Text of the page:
The negative correlation between the two major asset classes of equities and bonds has been a practical attribute over the past two decades. It is one investors have long made use of in traditional 60:40 equity/bond portfolios. But signs are emerging that the correlation is breaking down.
ILS are truly uncorrelated because their unique income streams are driven by insurance risks predominantly linked to natural catastrophes.
Because insurance risks – such as the risk of a hurricane making landfall in Florida, or an earthquake striking California – are not correlated with financial assets, ILS represent a stable and consistently uncorrelated source of income.
Beyond diversification – the drivers of ILS return
ILS markets are driven by the fundamentals of the insurance cycle and serve as an important tool for insurance, and reinsurance companies, as they underwrite and transfer risks. In the simplest terms, when there are no nat cat events, capacity increases, driving prices lower. In the event of a large nat cat event, collateral is used to pay claims, shrinking supply, which drives prices higher.
The insurance market prior to 2017 was characterized by falling rates and narrowing margins for risk transfer. Because the south-eastern US had not seen a major hurricane make landfall since 2008, spreads on catastrophe bonds fell steadily. Starting at over 1,200 bps in mid-2009, they fell to near 400 bps in 2015. Rates trended lower or remained range-bound through 2017.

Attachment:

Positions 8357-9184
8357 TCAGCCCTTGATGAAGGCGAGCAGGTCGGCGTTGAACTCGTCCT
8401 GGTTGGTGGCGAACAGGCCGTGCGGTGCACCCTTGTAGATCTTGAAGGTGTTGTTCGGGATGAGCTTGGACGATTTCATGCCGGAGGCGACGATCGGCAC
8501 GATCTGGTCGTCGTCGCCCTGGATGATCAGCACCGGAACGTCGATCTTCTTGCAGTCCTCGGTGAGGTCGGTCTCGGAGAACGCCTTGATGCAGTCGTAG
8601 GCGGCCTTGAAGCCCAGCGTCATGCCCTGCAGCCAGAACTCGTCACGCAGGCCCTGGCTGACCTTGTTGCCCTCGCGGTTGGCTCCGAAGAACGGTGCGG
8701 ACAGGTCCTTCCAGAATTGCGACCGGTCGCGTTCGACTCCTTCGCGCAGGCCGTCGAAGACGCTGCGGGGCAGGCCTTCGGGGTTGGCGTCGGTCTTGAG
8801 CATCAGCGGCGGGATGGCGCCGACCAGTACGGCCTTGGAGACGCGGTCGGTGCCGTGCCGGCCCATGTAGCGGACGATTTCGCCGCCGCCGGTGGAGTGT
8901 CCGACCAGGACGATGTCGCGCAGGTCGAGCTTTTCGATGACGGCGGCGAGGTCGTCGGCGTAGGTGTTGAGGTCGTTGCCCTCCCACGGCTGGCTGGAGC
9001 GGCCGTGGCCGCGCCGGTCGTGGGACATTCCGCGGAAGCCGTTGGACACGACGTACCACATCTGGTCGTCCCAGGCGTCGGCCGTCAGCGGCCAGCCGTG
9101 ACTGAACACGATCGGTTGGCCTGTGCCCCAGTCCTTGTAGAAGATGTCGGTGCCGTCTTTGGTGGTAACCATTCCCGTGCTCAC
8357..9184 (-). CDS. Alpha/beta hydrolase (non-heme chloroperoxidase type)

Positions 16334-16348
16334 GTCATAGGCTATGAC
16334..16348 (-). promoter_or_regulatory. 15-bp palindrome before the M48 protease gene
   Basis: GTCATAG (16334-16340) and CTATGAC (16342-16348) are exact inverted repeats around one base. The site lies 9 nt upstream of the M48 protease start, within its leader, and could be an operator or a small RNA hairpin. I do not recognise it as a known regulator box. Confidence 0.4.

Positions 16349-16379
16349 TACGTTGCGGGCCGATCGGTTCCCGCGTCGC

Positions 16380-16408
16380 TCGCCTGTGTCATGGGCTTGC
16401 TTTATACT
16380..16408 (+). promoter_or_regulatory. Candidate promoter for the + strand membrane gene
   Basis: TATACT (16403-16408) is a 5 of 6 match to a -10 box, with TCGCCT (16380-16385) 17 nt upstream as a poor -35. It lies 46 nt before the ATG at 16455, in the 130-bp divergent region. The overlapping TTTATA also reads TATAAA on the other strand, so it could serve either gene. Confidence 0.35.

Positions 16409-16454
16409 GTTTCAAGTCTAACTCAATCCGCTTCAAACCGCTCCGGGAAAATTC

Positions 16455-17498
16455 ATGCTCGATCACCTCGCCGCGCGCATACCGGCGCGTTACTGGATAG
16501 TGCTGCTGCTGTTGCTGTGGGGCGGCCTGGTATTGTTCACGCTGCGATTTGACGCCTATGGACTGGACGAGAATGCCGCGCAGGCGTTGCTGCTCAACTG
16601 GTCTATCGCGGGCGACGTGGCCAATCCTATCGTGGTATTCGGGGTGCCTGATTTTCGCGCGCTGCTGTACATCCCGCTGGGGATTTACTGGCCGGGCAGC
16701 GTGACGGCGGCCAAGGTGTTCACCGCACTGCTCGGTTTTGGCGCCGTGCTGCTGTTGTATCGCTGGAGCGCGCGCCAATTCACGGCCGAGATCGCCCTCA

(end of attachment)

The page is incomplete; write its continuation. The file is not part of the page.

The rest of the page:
2017 saw a gradual shift in the market, one which has since accelerated. Driven by large losses from Hurricanes Harvey, Irma and Maria, along with the devastating California wildfires and other global events, the insurance industry saw over $140 billion in insured losses in 2017 alone.
In 2018, the insurance industry was impacted by disasters including Hurricanes Florence and Michael, additional wildfires in California, and Typhoon Jebi in Japan. All of these contributed to another $80 billion in insured losses (Figure 2, below).
Taken together, the $220 billion in combined losses resulted in market dislocations. Investors absorbed losses, and some made the decision to exit the asst class. The yields available to ILS investors began increasing as a result.
Figure 2: Global annual insured losses (US$ billion and 2021 values)
Insured losses outside the US added to the momentum of increasing rates in 2019, and Covid-19 has created additional losses arising across several lines of business including event cancellation, mortality risk, and business interruption insurance. 2021 did not provide respite.
Winter storm Uri hit Texas, European floods created unimaginable damage and Hurricane Ida not only hit the coast of Louisiana - which is hurricane-prone - but caused flooding in areas as far flung as New York, unlike any previously recorded in the region.
At the same time, recent financial market upheavals have created pressures on assets. Growing economic uncertainty and active central bank policies of the last decade resulted in yield curves falling and flattening globally. This has put pressure on insurance company asset portfolios for years, which may now be unable to provide similar levels of investment income going forward.